Overall, despite some discrepancies, clinicians had a high level of adherence to the ESOPE protocol. In partic-ular, in patients with more than 5 tumors (in whom intrave-nous chemotherapy is recommended) and in those with tumors0.8 cm (in whom the hexagonal needle electrode is recommended), the adherence rate was 76.5% and 96.6%, respectively. According to our experience, the ma-jority of ECT candidates can safely undergo the procedure under general sedation, thus confirming that this treatment is well tolerated and easily manageable from the anesthesi-ology point of view. In 20% of cases, ECT was carried out under general anesthesia, since treatment was applied intra-operatively, i.e., during major surgical procedures.
Local response No. %
At 30 days,per-tumor evaluationa
CR 371 37.6
PR 291 29.5
SD 287 29.1
PD 37 3.8
At 60 days,per-tumor evaluationb
CR 494 60.9
PR 141 17.4
SD 152 18.7
PD 24 3.0
At 30 days,per-patient evaluationc
CR 88 30.1
PR 133 45.5
SD 62 21.2
PD 8 2.7
Not evaluable 1 0.3
At 60 days,per-patient evaluationd
CR 113 50.0
PR 75 33.2
SD 30 13.3
PD 7 3.1
Not evaluable 1 0.4
End point Value
Median duration for
alive patients e months (range)
13.9 (0.4e63.2) Local (in-field) progression-free survival
Median duration e months (95% CI) 28.3 (23.0e37.6) 1-year (95% CI) 73.7 (68.4e78.3) Status at last f-up e No pts (%)
Dead 140 (37.2)
Alive 236 (62.8)
Median duration e months (95% CI) 34.6 (27.4e41.9) 1-year (95% CI) 80.0 (75.0e84.2) Disease status at last follow-up e No pts (%)
Disease free 81 (34.3)
Alive with skin metastases 58 (24.6) Alive with skin and visceral metastases 31 (13.1) Alive with visceral metastases 58 (24.6)
Unknown 8 (3.4)
Appearance of new lesionsee No pts (%)
Yes 175 (46.5)
No 186 (49.5)
Unknown 15 (4.0)
Assessed on 986/1304 (75.6%) of baseline tumors.
Assessed on 811/1304 (62.2%) of baseline tumors.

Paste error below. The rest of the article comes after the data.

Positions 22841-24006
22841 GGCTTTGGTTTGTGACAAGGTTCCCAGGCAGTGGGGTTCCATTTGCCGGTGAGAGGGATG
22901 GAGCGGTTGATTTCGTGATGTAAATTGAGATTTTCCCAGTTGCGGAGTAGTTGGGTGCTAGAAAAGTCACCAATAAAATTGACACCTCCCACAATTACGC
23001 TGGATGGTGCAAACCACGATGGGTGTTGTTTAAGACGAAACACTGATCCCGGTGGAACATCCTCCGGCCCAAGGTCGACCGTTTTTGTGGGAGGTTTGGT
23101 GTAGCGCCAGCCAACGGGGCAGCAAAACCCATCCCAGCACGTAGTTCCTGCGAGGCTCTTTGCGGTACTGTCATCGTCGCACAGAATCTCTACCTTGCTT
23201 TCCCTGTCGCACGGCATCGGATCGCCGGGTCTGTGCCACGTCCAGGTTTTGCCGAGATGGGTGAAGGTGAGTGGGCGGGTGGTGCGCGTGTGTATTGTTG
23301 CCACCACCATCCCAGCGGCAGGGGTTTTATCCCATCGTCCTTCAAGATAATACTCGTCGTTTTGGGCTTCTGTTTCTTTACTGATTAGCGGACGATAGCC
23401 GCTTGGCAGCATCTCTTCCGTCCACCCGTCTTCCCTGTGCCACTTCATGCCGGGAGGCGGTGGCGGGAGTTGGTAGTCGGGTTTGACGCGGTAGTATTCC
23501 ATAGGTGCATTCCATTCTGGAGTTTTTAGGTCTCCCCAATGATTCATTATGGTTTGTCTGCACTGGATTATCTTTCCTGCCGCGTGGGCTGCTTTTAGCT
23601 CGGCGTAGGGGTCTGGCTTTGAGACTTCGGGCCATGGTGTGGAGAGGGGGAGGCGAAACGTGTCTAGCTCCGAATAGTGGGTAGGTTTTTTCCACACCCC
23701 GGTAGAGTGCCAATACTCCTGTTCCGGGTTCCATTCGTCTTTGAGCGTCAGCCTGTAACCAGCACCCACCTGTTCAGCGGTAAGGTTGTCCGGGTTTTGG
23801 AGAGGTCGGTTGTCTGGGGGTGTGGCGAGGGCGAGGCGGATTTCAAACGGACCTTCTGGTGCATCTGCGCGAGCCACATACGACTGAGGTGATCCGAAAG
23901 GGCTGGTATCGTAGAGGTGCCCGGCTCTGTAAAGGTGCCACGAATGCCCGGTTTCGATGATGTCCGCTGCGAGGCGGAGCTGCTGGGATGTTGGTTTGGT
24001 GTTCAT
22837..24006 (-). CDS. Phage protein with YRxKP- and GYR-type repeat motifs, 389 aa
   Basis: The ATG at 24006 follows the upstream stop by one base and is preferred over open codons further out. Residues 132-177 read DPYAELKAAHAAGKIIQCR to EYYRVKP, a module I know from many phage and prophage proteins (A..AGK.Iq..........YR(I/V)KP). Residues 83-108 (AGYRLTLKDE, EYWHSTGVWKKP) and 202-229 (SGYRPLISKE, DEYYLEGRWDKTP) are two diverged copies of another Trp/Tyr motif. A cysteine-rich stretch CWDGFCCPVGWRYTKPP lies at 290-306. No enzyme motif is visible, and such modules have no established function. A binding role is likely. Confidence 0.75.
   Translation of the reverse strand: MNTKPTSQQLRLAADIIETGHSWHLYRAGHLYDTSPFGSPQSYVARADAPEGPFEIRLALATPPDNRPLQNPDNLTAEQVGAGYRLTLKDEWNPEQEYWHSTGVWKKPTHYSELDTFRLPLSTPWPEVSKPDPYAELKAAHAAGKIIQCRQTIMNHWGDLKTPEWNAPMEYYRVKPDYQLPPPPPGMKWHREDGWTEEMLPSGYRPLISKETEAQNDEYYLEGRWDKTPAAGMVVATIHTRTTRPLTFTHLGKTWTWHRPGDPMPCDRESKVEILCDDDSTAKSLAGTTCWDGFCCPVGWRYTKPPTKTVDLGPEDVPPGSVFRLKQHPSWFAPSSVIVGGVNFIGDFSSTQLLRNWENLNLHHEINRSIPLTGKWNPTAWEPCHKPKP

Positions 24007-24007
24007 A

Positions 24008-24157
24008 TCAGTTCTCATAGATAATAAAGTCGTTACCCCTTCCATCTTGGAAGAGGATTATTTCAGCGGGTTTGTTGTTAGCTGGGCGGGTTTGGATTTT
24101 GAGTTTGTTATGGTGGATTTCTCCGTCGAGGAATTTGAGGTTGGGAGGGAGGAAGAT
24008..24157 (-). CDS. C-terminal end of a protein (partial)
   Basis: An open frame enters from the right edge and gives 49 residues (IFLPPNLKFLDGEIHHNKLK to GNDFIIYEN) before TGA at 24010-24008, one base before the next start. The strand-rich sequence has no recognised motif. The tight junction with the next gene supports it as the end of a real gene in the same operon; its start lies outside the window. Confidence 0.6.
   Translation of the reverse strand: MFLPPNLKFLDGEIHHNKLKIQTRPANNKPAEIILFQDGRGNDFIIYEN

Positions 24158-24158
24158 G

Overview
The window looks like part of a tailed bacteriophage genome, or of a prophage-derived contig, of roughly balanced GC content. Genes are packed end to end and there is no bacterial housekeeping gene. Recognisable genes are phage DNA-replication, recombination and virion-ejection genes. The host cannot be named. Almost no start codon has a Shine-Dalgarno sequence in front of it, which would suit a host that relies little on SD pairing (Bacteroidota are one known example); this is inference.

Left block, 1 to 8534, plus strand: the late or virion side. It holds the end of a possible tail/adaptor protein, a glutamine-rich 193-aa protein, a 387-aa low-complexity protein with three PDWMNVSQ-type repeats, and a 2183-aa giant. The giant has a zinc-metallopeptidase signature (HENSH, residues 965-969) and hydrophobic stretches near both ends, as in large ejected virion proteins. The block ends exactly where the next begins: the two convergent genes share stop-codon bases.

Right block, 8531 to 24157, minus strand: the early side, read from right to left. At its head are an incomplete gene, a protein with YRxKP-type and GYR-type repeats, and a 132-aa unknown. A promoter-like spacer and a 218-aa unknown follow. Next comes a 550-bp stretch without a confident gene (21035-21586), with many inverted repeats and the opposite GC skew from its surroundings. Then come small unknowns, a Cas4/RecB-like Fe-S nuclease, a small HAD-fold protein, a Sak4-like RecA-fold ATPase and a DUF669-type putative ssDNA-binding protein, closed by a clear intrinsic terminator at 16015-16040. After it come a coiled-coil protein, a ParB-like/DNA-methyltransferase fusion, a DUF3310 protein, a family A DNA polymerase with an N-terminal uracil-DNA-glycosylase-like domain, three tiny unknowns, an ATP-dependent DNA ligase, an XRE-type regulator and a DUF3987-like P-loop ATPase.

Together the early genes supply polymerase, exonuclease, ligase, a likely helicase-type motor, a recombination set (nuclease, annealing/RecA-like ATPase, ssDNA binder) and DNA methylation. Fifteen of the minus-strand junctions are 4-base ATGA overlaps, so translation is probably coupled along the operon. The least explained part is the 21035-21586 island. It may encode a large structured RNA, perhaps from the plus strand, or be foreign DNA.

Assessed on 292/376 (77.7%) patients.
Assessed on 226/376 (60.1%) patients.
ECT side-effects were mainly confined to skin, with grade3 adverse events being under 8%. These outcomes compare well with previous reports on ECT in mela-noma25,26 and breast cancer,20 and also with other skin-directed treatments (e.g., photodynamic, intralesional and
topical therapies), which are associated with grade 3 toxicity in less than 6% of patients.5e7
Although in small number, we observed that breast can-cer histotype and in particular tumor size>2 cm were asso-ciated with higher rates of skin toxicity (Table 3). Breast
Figure 2. Local progression-free survival (LPFS) of patient with cutaneous metastases or skin cancers after electrochemotherapy. (a) LPFS of the entire study cohort. (b) LPFS according to the route of drug administration. Legend: BLM, bleomycin; CDDP, cisplatin; i.v., intravenous; i.t., intratumoral.
Quality of life outcomes after electrochemotherapy (EORTC QLQ-C30a).
Electrochemotherapy (N¼ 211 patients)
Scale Baseline mean SD 30 days mean SD 60 days mean SD p) Global health status
Global health status 59.56 22.83 64:73 21:27 65:67 22:87 <0.0001 Functional scales Physical functioning 75.38 22.04 76.34 20.92 75.22 23.89 0.4541 Role functioning 78.04 25.29 78.04 24.82 78.20 26.45 0.9833 Emotional functioning 76.59 21.71 78.37 21.98 78.81 22.56 0.0770 Cognitive functioning 90.32 16.67 90.92 17.07 91.59 14.79 0.3793 Social functioning 85.48 22.40 87.04 21.72 87.46 21.48 0.1715 Symptom scales Fatigue 20.01 20.37 21.85 20.75 21.87 22.34 0.1695 Nausea/vomiting 3.00 8.99 1.89 6.63 2.45 8.49 0.2441 Pain 22.75 24.37 22.04 23.35 20.06 24.29 0.1582 Dyspnea 10.21 18.55 10.00 18.74 10.27 17.96 0.9511 Insomnia 21.17 24.66 19.77 24.33 19.68 25.55 0.5135 Appetite loss 9.05 17.18 9.05 17.79 8.57 17.58 0.9143 Constipation 11.59 21.83 8:73 17:95 9:21 19:29 0.0269 Diarrhea 2.07 9.86 1.26 8.51 1.90 10.13 0.4527 Financial problems 6.67 15.57 6.51 14.76 6.89 17.66 0.7205 )p-value for ANOVA with Greenhouse-Geisser correction.
Comparison on each measure were made at three time points, using repeated measures analysis of variance (ANOVA) with time point as within-subject factor. Mauchly’s test was executed to verify the assumption of sphericity and adjusted F test proposed by Greenhouse-Geisser was considered when sphericity did not meet.